After the calibration is complete, you can then choose how often to activate ambient light monitoring. This will automatically adjust the new colour profile to factor changes in ambient light, or simply notify you of any changes. Either way, you’ll need to have the ColorMunki Display plugged in and placed near your monitor for it to continually analyse ambient light levels. A hinged diffuser panel slides over the lens of the colorimeter to help it measure light more evenly and, while also adding some protection from dust and dirt.
Calibrating in Advanced mode is much the same as in Easy mode, however more options appear throughout the process, and a two extra stages are added: Advanced Options, and Measure Flare. Before reaching the advanced options, you get to set white point (equivalent to camera white balance, default D65 value equating to 6500K colour temperature), and it’s possible to define your own preferred display luminance (monitor brightness).
In Advanced mode, once the calibration colour test procedure is completed, you can then use the ColorMunki Display to measure the amount of flare/glare reflected off your monitor. You simply point the device at your screen from a distance of around 30cm, and despite no visible activity, it detects if there’s any flare and adjusts the brightness aspect of the calibration profile accordingly.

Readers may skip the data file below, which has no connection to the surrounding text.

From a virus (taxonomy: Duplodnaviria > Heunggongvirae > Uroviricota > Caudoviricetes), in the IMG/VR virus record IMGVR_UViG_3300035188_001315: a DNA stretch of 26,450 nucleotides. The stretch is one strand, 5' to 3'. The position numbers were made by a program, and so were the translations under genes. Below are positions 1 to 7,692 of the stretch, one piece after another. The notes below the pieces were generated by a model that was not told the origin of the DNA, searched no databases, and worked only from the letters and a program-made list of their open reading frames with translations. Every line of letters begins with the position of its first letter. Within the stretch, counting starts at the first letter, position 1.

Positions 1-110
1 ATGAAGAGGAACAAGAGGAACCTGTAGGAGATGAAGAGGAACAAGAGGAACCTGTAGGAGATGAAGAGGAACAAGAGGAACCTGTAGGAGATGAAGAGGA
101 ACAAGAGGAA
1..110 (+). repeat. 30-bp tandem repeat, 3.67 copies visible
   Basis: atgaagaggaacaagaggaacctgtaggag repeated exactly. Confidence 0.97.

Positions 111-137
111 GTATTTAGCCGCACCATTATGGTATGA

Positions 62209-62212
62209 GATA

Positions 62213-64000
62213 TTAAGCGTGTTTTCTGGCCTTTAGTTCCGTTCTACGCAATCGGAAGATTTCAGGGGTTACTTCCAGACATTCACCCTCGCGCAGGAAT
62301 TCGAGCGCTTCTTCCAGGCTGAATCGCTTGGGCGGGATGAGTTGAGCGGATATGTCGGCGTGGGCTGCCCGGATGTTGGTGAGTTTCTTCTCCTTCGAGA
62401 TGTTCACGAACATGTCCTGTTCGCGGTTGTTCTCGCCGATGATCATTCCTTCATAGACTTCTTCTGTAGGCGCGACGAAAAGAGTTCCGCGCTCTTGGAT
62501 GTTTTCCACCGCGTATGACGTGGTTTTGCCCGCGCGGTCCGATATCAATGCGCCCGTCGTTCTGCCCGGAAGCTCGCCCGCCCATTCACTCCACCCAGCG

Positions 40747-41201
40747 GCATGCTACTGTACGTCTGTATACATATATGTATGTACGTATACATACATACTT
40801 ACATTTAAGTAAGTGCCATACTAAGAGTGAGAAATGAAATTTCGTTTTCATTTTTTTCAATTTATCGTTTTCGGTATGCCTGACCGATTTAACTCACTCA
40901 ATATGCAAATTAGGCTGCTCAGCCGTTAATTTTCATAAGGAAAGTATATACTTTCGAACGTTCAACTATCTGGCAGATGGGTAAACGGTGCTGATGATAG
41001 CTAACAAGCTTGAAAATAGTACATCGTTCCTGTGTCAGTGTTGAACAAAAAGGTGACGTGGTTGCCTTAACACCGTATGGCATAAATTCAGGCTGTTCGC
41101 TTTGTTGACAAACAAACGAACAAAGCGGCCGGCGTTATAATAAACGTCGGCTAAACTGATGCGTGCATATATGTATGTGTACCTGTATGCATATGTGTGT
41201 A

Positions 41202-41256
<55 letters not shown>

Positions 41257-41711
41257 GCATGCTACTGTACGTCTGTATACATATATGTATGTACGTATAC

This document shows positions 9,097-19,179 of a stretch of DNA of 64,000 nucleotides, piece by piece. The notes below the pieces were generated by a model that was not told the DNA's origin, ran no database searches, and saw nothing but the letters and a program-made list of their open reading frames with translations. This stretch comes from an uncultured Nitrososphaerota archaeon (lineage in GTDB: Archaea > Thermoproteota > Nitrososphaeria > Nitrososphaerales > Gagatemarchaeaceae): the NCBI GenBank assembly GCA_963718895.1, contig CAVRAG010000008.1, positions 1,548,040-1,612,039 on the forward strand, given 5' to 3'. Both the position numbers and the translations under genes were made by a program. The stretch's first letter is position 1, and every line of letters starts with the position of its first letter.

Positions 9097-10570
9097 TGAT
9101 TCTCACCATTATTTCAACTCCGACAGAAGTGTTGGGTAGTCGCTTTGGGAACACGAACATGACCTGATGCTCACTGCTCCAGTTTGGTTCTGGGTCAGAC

In addition to the options contained within the calibration wizard, there’s also a small preferences menu. One of the half-dozen options here lets you set your monitor’s backlight type, as this can affect its colour characteristics. The default choice is CCFL (fluorescent), however with many monitors moving to LED backlighting, you may find it necessary to change this setting to ensure the calibration is tailored to your monitor’s backlighting technology. Although we found that switching between CCFL and white LED options didn’t noticeably alter the resulting colour profiles for our test monitor, it’d seem logical to move this option to the initial stages of the main calibration wizard to ensure it isn’t overlooked and calibration accuracy isn’t compromised.